These functions are currently experimental and will change in the future. Note that processx connections are not compatible with R's built-in connection system.

conn_create_fd(fd, encoding = "", close = TRUE)

conn_create_pipepair(encoding = "", nonblocking = c(TRUE, FALSE))

conn_read_chars(con, n = -1)

# S3 method for processx_connection
conn_read_chars(con, n = -1)

processx_conn_read_chars(con, n = -1)

conn_read_lines(con, n = -1)

# S3 method for processx_connection
conn_read_lines(con, n = -1)

processx_conn_read_lines(con, n = -1)


# S3 method for processx_connection


conn_write(con, str, sep = "\n", encoding = "")

# S3 method for processx_connection
conn_write(con, str, sep = "\n", encoding = "")

processx_conn_write(con, str, sep = "\n", encoding = "")

conn_create_file(filename, read = NULL, write = NULL)

conn_set_stdout(con, drop = TRUE)

conn_set_stderr(con, drop = TRUE)



# S3 method for processx_connection
close(con, ...)

processx_conn_close(con, ...)




Integer scalar, a Unix file descriptor.


Encoding of the readable connection when reading.


Whether to close the OS file descriptor when closing the connection. Sometimes you want to leave it open, and use it again in a conn_create_fd call. Encoding to re-encode str into when writing.


Whether the writeable and the readable ends of the pipe should be non-blocking connections.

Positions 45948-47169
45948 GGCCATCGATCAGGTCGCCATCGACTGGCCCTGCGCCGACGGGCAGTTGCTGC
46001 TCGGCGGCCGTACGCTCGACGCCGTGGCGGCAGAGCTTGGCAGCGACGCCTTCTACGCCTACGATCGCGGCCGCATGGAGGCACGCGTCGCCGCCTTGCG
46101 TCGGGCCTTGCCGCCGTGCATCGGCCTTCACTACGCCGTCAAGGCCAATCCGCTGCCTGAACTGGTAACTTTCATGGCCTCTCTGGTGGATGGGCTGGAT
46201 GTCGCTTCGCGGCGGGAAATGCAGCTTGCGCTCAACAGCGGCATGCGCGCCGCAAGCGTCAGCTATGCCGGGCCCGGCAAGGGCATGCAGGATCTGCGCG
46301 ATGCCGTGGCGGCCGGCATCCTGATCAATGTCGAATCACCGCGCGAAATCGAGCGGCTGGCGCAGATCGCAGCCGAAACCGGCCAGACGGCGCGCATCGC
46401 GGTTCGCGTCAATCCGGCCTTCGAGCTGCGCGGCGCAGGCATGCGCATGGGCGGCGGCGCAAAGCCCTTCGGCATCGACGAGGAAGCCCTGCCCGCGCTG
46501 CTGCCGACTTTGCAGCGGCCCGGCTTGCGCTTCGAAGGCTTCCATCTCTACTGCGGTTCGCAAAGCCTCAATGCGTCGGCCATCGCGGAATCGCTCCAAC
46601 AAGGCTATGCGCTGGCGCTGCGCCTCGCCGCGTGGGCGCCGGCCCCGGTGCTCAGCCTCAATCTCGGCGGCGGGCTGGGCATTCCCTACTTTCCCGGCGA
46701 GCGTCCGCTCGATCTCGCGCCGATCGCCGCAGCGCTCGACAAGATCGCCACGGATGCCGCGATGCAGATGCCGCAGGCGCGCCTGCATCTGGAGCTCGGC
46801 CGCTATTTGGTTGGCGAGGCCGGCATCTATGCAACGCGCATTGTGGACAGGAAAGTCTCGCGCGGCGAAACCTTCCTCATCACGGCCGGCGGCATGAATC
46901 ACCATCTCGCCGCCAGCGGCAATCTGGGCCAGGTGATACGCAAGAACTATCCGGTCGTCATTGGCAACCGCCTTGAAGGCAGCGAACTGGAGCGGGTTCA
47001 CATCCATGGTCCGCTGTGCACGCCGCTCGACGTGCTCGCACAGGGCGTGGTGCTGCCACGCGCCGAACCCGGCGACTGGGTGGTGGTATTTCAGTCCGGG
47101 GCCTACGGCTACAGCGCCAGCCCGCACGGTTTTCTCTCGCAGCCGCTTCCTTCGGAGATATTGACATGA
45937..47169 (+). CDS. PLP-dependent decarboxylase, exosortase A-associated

Processx connection object.


Number of characters or lines to read. -1 means all available characters or lines.


Character or raw vector to write.


Separator to use if str is a character vector. Ignored if str is a raw vector.


File name.


Whether the connection is readable.


Whethe the connection is writeable.


Whether to close the original stdout/stderr, or keep it open and return a connection to it.


Extra arguments, for compatibility with the close() generic, currently ignored by processx.


conn_create_fd() creates a connection from a file descriptor.

conn_create_pipepair() creates a pair of connected connections, the first one is writeable, the second one is readable.

conn_read_chars() reads UTF-8 characters from the connections. If the connection itself is not UTF-8 encoded, it re-encodes it.

conn_read_lines() reads lines from a connection.

conn_is_incomplete() returns FALSE if the connection surely has no more data.

conn_write() writes a character or raw vector to the connection. It might not be able to write all bytes into the connection, in which case it returns the leftover bytes in a raw vector. Call conn_write() again with this raw vector.

conn_create_file() creates a connection to a file.

conn_set_stdout() set the standard output of the R process, to the specified connection.

conn_set_stderr() set the standard error of the R process, to the specified connection.

conn_get_fileno() return the integer file desciptor that belongs to the connection.

conn_disable_inheritance() can be called to disable the inheritance of all open handles. Call this function as soon as possible in a new process to avoid inheriting the inherited handles even further. The function is best effort to close the handles, it might still leave some handles open. It should work for stdin, stdout and stderr, at least.

is_valid_fd() returns TRUE if fd is a valid open file descriptor. You can use it to check if the R process has standard input, output or error. E.g. R processes running in GUI (like RGui) might not have any of the standard streams available.

If a stream is redirected to the null device (e.g. in a callr subprocess), that is is still a valid file descriptor.


is_valid_fd(0L) # stdin
#> [1] TRUE
is_valid_fd(1L) # stdout
#> [1] TRUE
is_valid_fd(2L) # stderr
#> [1] TRUE